Andrea: Something I also think is kind of funny to look back on is the number of meetings we had; there was the weekly Sunday meeting with the girls but also the Wednesday meeting where the three of us had to plan the Sunday  meetings. Every single one was like a “little-mini project” that we took on.  In a way, this process resembles a ‘scrapbook script” in which the parts were all cut and pasted together.

Bijah: We also put an enormous amount of time into the order of the show. The interactions between the women and their pieces played a huge part in the production. We thought long and hard about how the heavier pieces contrasted with the lighter pieces so that they would not diminish each other.

Jordan: That reminds me of how much of a learning curve this process was. To give you a few examples, we learned about femininity and what is appropriate to say and not to say, about sexual assault and triggers, about counselling and what sort of services to have on board, and about creativity and how to work together. In the end we just pooled together our different strengths with a “fake it till you make it” attitude, and  managed to come out better friends than we went in.

Ava: What is the future of Naked?

Bijah: We want to take this show on the road to another campus next year. That would be pretty unreal. We’ve also talked about writing down our experience by creating a script for the process of the show. From the meditations to the rehearsal process, we want to capture how to best produce a show like this.

Andrea: People will have already seen what the show can be, so next year’s show will be inherently different.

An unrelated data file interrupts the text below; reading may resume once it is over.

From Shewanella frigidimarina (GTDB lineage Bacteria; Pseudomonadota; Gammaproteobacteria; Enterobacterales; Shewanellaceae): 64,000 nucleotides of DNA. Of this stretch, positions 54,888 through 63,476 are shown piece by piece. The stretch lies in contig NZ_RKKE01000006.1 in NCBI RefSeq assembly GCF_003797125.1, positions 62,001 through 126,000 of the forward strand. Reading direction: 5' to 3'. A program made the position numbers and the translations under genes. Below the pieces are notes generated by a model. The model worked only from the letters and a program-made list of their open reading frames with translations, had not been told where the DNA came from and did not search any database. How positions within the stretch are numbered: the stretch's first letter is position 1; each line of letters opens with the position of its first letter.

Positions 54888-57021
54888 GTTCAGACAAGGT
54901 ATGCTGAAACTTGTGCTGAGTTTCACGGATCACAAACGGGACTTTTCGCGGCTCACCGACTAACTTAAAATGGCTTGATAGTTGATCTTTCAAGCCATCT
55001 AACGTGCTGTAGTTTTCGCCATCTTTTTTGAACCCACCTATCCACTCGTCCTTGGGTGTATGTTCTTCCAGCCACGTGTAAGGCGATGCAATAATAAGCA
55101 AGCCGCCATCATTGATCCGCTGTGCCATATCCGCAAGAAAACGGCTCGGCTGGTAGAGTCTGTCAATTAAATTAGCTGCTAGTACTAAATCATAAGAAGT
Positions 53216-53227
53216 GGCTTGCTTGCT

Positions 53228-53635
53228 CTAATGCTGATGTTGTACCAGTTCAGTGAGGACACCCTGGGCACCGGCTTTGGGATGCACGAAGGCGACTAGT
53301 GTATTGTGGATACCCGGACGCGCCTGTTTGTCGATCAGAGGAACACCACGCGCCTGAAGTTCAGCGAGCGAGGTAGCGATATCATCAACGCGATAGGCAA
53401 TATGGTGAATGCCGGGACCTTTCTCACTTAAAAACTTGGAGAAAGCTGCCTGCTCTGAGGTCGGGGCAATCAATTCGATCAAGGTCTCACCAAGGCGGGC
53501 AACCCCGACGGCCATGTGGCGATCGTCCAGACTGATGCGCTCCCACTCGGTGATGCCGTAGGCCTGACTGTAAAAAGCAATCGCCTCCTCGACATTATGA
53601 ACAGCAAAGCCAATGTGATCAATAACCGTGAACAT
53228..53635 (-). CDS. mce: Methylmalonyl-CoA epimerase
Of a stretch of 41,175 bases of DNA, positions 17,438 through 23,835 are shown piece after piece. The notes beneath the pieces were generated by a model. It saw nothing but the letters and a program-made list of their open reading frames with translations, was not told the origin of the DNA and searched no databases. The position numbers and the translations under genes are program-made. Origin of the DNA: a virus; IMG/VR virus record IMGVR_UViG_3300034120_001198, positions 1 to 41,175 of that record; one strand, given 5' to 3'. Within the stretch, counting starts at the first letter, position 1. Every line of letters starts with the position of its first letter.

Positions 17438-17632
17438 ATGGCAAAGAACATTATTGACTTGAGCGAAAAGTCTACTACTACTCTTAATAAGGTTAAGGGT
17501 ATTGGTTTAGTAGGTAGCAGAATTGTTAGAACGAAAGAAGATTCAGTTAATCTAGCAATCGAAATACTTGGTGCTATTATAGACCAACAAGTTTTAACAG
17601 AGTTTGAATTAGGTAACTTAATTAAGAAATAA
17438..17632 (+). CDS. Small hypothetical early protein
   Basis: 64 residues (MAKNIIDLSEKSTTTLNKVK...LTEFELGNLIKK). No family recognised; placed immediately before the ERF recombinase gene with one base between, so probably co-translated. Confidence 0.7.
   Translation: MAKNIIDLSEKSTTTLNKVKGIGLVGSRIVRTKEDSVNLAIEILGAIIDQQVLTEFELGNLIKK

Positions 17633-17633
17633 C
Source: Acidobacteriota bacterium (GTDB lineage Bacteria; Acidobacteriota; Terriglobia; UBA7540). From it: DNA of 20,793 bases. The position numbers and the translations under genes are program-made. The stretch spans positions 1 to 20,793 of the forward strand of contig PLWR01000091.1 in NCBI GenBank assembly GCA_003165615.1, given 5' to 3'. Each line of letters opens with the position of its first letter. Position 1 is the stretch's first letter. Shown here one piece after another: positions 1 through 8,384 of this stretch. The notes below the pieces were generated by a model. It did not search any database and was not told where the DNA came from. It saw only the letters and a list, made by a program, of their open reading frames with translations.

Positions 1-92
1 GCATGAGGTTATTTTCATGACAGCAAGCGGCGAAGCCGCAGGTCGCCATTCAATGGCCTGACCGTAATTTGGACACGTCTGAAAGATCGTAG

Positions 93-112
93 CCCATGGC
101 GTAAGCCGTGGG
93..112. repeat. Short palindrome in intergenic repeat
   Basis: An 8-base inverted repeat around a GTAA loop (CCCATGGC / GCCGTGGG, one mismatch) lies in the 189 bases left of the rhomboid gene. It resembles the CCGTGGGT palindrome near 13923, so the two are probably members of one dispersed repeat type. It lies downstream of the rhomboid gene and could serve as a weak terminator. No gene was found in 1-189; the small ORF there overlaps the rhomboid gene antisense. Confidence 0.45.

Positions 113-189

After the lights came up in the MPR, many Naked audience members walked away with broader perspectives on the experiences of women in the Quest communities. It is undeniable that an enormous amount of work went into designing this highly complex and intentional show. From the agentive, inclusive art show to the powerful monologues themselves, Naked completely transformed the Vagina Monologues into a unified narrative that was raw, moving, and highly impactful.

However, many of us might not fathom how immense the responsibility of creating a production like Naked was. The coordinators fulfilled every detail, from working with counsellors to fundraising for the Howe Sound Women’s Center, to leading deep breathing exercises for the audience before the show began. They managed to create a performance that was not only moving for the immediate audience, but will continue to impact the performers and members of the greater Squamish community.


Thank you Jordan, Bijah, and Andrea for your words and massive contribution to the Quest communities. Your dedication to women’s healing through art and performance has touched hundreds of lives within and outside of Quest. While we will never be able to fully quantify the impacts of Naked, we will continue to grapple with the significance of this show indefinitely.